- Apr 12, 2001
A new combination of iPhone app and plug-in adapter from Automatic to read data from your car's onboard diagnostics (OBD) port turns virtually any car manufactured after 1996 into a connected car, providing detailed data on your driving habits and cost of driving (via The Verge).
The hardware unit connects to a car's OBD-II Data Link Connector -- an often-overlooked data port that's been standard on every car since 1996. Through the data link, Automatic has access to fuel, mileage, and engine information, which it sends to your phone through its Bluetooth antenna. From there, the app pulls in GPS, fuel pricing, and map data to build a comprehensive picture of every drive you take. When you stop to fill up, Automatic uses geolocation data to determine which gas station you're at, then uses its own database of stations and daily prices to calculate how much you paid.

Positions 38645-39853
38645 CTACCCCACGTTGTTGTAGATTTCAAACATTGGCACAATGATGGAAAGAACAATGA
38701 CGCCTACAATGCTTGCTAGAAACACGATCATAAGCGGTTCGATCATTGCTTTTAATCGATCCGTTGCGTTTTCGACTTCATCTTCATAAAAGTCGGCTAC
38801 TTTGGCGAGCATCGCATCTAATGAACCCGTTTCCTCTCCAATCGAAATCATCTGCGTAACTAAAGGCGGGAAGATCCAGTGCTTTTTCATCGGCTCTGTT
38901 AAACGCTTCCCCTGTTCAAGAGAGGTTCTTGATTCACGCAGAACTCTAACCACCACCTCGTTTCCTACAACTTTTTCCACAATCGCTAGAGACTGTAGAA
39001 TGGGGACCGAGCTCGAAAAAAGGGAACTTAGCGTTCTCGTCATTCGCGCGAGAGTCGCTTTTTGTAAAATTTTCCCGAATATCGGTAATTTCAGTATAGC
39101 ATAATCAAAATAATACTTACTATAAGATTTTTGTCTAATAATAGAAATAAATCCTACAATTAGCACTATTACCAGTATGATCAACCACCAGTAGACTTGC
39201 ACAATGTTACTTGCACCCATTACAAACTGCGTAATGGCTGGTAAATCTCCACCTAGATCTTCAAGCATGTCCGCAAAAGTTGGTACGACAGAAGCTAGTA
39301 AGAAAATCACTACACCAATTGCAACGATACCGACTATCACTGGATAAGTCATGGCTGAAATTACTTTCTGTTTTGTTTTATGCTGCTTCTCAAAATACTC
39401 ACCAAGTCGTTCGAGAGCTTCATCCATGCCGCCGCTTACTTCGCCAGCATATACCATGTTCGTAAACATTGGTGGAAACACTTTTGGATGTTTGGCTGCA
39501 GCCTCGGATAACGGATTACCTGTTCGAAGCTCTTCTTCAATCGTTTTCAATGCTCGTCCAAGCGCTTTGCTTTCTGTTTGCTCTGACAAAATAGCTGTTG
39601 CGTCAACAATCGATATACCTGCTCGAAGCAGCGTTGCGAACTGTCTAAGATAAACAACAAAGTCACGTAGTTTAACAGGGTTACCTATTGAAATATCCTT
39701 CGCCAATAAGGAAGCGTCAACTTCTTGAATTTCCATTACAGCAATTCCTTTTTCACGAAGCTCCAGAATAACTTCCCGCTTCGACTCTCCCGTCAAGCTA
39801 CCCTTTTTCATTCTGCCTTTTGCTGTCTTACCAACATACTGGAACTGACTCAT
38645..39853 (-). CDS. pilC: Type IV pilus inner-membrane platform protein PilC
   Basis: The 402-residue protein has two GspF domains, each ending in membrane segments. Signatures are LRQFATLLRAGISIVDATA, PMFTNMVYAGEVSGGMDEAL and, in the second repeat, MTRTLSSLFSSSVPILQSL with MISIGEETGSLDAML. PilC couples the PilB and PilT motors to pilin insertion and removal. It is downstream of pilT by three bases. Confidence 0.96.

Audio pings tell you when you are braking sharply or accelerating hard, driving behaviors that can increase gas mileage by a third. The app can also read and reset "engine check" codes, allowing you to determine whether that annoying light on your dash is something serious or trivial, and allow you to switch it off again without the need to visit a mechanic.
Automatic also includes a "crash alert" system, using the iPhone's accelerometer to detect certain types of crashes and automatically call 911 to report name, location, and vehicle description.
Automatic Link is not the first product to offer access to ODB data on iOS devices, but it does appear to offer a more complete feature set and polished user interface than has been seen on products released to date. Automatic Link launches in May, with pre-orders available now.
Article Link: 'Automatic Link' App and Bluetooth Adapter Create Connected Car for Diagnostics and Safety